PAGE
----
3.  Employees cannot volunteer for their employer. Worked hours must be paid.
  4. Employees who are available to answer the phone or wait on a customer while they are eating their lunch must be paid for that time even if the phone never rings or the customer never shows up.
  5. Employees who are traveling from job to job during the course of their workday must be paid for the travel time. https://www.dol.gov/whd/regs/compliance/whdfs22.pdf

For more information on these and other HR questions, please contact Cristy Carroll, Wise HR Partnerships at 704-650-8684 or email me at cristy@wisehrpartnerships.com.

What are you tolerating from your employees?

Are you ignoring or procrastinating about confronting your employee about their behavior or their performance? Maybe the employee is going through a difficult time or their performance has gradually started to downhill or you are telling yourself that this is a tough labor market and you are afraid that you will not be able to replace the employee. It could be all three, but nonetheless instead of fixing the problem you are tolerating it.

While you continue to tolerate the behavior, consider these reasons to act.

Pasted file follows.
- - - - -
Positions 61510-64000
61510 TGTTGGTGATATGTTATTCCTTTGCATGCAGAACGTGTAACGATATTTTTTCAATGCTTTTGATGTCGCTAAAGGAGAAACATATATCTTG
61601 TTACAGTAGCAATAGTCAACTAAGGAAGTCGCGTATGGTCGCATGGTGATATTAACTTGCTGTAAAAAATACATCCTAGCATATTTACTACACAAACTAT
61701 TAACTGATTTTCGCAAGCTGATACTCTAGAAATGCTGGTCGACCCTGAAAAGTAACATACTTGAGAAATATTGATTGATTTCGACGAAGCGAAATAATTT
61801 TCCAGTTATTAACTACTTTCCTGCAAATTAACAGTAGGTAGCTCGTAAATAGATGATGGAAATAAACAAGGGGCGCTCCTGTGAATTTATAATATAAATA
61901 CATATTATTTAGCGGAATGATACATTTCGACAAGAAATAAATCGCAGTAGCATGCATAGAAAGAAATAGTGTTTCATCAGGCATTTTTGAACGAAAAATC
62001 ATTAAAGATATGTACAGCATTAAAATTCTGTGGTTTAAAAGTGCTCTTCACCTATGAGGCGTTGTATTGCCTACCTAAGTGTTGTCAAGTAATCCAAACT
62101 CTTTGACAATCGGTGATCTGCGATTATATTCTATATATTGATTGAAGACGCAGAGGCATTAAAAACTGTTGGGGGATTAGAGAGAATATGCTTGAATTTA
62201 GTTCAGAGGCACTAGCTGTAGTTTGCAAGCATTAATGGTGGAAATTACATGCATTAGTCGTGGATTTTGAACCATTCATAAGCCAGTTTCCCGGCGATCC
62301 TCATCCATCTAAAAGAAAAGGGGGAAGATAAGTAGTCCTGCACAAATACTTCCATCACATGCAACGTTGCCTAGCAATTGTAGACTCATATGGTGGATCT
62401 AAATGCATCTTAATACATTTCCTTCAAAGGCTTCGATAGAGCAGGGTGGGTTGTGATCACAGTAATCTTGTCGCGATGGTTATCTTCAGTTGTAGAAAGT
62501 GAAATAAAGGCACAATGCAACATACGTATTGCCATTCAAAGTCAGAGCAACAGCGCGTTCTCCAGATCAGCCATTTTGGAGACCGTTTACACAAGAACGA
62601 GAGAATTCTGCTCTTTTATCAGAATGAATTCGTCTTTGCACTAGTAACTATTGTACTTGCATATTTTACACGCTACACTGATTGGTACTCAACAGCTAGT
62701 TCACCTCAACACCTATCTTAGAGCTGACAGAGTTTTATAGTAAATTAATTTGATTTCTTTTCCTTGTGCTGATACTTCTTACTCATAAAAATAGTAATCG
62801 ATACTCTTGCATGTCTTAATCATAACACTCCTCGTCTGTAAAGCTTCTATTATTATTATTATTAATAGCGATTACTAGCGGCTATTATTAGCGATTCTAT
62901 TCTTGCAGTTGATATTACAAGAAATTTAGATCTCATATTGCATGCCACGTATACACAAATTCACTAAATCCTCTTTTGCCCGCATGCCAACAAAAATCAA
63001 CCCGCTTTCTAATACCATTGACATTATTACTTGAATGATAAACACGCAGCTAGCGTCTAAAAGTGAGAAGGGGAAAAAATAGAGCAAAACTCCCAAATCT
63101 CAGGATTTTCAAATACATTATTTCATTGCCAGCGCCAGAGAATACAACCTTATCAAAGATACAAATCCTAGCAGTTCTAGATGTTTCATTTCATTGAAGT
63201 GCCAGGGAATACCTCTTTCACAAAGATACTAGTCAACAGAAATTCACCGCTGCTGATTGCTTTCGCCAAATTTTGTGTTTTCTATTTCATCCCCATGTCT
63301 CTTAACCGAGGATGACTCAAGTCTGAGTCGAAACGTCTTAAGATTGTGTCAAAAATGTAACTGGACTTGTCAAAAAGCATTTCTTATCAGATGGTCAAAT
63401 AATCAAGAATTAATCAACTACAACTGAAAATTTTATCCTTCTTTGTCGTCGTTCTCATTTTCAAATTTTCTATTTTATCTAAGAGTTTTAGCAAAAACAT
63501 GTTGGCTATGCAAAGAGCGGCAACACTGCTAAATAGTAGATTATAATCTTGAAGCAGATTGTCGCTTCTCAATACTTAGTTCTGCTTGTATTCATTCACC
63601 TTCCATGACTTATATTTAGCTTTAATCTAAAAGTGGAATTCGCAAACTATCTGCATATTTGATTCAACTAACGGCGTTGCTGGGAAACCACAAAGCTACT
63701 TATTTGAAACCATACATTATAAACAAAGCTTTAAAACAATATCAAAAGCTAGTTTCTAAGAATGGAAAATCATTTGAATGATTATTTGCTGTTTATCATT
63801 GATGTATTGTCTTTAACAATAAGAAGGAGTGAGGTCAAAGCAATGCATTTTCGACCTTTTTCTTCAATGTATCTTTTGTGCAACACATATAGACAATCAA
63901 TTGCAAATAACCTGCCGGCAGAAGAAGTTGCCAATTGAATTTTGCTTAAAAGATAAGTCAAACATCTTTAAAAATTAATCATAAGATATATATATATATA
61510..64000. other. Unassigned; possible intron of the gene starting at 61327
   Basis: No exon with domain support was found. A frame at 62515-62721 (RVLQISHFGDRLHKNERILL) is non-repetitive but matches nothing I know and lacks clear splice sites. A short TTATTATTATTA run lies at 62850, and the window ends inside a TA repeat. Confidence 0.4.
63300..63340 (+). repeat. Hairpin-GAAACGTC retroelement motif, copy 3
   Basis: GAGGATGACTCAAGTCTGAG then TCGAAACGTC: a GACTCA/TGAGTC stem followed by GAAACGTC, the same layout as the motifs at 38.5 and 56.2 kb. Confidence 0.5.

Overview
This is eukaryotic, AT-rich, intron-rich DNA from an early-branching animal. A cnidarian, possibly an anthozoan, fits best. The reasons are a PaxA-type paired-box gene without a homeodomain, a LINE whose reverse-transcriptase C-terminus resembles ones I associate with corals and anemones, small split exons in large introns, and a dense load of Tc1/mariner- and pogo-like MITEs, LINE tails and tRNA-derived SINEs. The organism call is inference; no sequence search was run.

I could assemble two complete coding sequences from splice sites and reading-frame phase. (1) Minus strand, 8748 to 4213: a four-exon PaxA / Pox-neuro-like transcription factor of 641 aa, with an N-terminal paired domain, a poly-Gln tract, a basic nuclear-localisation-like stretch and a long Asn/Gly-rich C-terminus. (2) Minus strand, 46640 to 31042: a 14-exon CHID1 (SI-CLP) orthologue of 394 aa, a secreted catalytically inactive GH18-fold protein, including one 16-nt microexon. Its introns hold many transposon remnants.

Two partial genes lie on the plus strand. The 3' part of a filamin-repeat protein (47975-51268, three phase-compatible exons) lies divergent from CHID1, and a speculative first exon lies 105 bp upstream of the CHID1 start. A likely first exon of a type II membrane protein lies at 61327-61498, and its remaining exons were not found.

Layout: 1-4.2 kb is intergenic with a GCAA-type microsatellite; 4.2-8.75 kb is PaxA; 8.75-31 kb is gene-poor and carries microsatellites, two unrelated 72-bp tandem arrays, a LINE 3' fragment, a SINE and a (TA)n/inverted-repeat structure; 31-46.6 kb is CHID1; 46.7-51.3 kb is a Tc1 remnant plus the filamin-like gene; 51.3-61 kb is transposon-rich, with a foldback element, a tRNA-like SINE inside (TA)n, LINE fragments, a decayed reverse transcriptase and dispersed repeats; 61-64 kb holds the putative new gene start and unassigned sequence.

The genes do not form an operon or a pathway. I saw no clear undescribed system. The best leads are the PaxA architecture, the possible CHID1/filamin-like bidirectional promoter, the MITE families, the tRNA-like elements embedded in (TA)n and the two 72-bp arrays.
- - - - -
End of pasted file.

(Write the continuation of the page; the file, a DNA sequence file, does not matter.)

1. The poor performer is negatively impacting your business and you have a responsibility to react. Likely you AND your other employees are working harder as a result. Someone is taking up the slack for the poor performance. If the problem is the bad behavior of the employee, you are probably spending time making excuses to other employees or to yourself for why you are not doing anything to fix this problem. When the frustration at work goes up, everyone is impacted negatively.
  • You may be able to fix the problem! The employee needs to be held accountable and understand the consequences. Once you face the employee with their behavior or poor work product there is a chance the employee will react positively because they don’t want to lose their job.
  • Holding employees accountable can be a big morale booster. When employees see that problems in the company are dealt with, they have more respect for you and the company. They are more excited about their work and their engagement goes up.
  • You will feel better about your own competence as a manager or business owner. Your confidence is critical to your success and you will feel great once you begin to take the right action. A big weight will be lifted, and you will be energized!

Here are some tips on how to confront poor performance and bad behavior from your employees.

  1. Don’t wait. Let the employee know right away when their behavior is not acceptable or that their performance is not up to standard.
  • Be kind. Don’t speak to the employee when you are angry. Cool down but be firm and clear. Ask the employee what they heard you say so that you can confirm that the message was received in the way you intended.
  • Remember the phrase, praise in public, correct in private. When you confront the behavior do so behind closed doors.
  • Use the phrase, “When you xx, the result it xxx, what I need from you is xxx.” When you are confronting the employee. Let them know the impact of their behavior on other employees, the customers and/or the business.